A researcher who made an outstanding contribution to Scottish architectural history has died at the age of 87.
Catherine “Kitty” Cruft was born in London, in 1927. Her family moved around southern England before finally settling in Colinton when she was a teenager in 1942.
She attended the Convent of the Sacred Heart School at Craiglockhart because it boasted a renowned music teacher.
In 1951, Ms Cruft graduated from the University of Edinburgh and began to literally set her legacy in stone.
She started as a researcher at the Scots Ancestry Research Society, alongside working as a research assistant for Scottish National Building Record (SNBR).
Many of Scotland’s great country houses had been damaged during the Second World War, and a significant number were due to be demolished.
So, in late 1951, alongside SNBR director Colin McWilliam, Ms Cruft embarked on an ambitious survey to record these soon-to-be-lost pieces of history, until both were laid off in the late 50s due to governmental financial constraints.
However, this was merely the beginning, as in 1956 she took responsibility for the listing survey of Edinburgh, which led to her appointment as the leading officer of the Scottish National Buildings Record.
Then, in 1966, she moved to the Royal Commission on the Ancient and Historical Monuments in Scotland (RCAHMS), where she championed the record and had a profound impact on everyone involved in Scottish historical architecture over the next 40 years.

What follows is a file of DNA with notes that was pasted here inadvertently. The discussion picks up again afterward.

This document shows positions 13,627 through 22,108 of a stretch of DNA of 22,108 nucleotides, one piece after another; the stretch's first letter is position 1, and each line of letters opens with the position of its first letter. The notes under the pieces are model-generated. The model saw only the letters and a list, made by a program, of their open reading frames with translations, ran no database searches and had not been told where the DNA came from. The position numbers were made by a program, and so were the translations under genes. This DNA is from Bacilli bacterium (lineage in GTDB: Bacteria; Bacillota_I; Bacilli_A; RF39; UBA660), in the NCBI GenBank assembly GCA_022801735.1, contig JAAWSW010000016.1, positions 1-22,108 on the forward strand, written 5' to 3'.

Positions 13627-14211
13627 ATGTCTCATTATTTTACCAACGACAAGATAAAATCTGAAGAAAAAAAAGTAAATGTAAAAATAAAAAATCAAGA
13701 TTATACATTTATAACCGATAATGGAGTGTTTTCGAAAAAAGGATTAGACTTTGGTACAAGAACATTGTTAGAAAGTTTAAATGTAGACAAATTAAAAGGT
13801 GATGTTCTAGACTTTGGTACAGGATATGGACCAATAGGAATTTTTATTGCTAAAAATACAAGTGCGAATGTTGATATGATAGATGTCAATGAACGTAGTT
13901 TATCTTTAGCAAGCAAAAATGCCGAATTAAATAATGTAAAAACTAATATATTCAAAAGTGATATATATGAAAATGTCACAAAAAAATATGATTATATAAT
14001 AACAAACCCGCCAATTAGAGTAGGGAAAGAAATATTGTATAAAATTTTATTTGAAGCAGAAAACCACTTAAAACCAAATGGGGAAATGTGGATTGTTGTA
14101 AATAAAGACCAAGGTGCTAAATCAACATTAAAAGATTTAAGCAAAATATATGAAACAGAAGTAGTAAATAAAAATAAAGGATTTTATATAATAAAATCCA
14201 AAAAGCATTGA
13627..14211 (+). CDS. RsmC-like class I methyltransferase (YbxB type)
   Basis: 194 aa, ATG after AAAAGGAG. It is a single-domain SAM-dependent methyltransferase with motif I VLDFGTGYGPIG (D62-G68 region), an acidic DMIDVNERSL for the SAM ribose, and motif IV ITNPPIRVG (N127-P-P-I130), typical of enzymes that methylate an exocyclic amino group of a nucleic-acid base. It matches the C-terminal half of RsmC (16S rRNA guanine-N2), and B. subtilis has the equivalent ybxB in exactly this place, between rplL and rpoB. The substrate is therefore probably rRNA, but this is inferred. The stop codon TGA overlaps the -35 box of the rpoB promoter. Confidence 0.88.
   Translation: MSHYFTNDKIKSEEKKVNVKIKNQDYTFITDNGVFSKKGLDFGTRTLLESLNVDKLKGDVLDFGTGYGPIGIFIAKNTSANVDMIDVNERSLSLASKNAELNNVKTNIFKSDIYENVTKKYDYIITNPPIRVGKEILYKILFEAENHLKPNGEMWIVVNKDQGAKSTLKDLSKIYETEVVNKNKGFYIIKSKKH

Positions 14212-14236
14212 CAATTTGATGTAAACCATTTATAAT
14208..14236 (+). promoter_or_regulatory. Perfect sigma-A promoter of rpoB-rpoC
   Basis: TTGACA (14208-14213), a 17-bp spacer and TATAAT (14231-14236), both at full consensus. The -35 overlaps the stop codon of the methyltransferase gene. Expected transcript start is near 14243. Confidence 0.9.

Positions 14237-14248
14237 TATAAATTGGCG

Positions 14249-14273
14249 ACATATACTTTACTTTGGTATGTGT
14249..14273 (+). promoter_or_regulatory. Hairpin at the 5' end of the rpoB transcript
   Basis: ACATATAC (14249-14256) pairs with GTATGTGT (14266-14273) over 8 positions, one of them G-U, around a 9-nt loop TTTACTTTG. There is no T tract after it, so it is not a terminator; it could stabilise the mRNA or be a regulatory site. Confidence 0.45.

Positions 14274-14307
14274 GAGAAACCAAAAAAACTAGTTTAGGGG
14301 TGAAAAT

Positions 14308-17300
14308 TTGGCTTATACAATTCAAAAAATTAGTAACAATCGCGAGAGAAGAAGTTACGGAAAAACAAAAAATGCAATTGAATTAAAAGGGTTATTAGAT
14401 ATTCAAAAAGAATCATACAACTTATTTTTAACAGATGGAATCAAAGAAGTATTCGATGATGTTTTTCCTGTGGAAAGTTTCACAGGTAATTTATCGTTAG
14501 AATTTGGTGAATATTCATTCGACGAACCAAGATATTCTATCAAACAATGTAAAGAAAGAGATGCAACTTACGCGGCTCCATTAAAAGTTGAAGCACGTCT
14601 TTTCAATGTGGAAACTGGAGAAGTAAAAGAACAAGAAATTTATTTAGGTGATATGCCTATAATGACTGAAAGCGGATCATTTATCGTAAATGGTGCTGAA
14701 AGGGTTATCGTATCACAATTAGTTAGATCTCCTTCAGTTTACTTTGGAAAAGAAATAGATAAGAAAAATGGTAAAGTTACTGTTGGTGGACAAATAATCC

By the time she retired from the RCAHMS, the National Monuments Record of Scotland had flourished under her curatorship, research under her became internationally renowned and she was made an OBE for her tireless effort and countless key contributions to her field.
She also got honorary fellowships of the Royal Incorporation of Architects in Scotland and the Architectural Heritage Society of Scotland.
Ms Cruft was known for her love of music and travelling, exploring Italy and France extensively, as well as camping in Canna as a Girl Guides leader.
There, she got a reputation of travelling heavy, with tractors sometimes needed to transport all her equipment off the ferry from Mallaig.
She was also a keen skier, speeding down Alpine slopes before a broken leg in 1964 ended her winter pursuits.
She also made history as the first single woman in Scotland to get a mortgage to buy a flat in Colinton.
However, during the later stages of her life Ms Cruft spent time in care, her extraordinary mind plagued by dementia.
She died in Edinburgh on January 13 at the age of 87.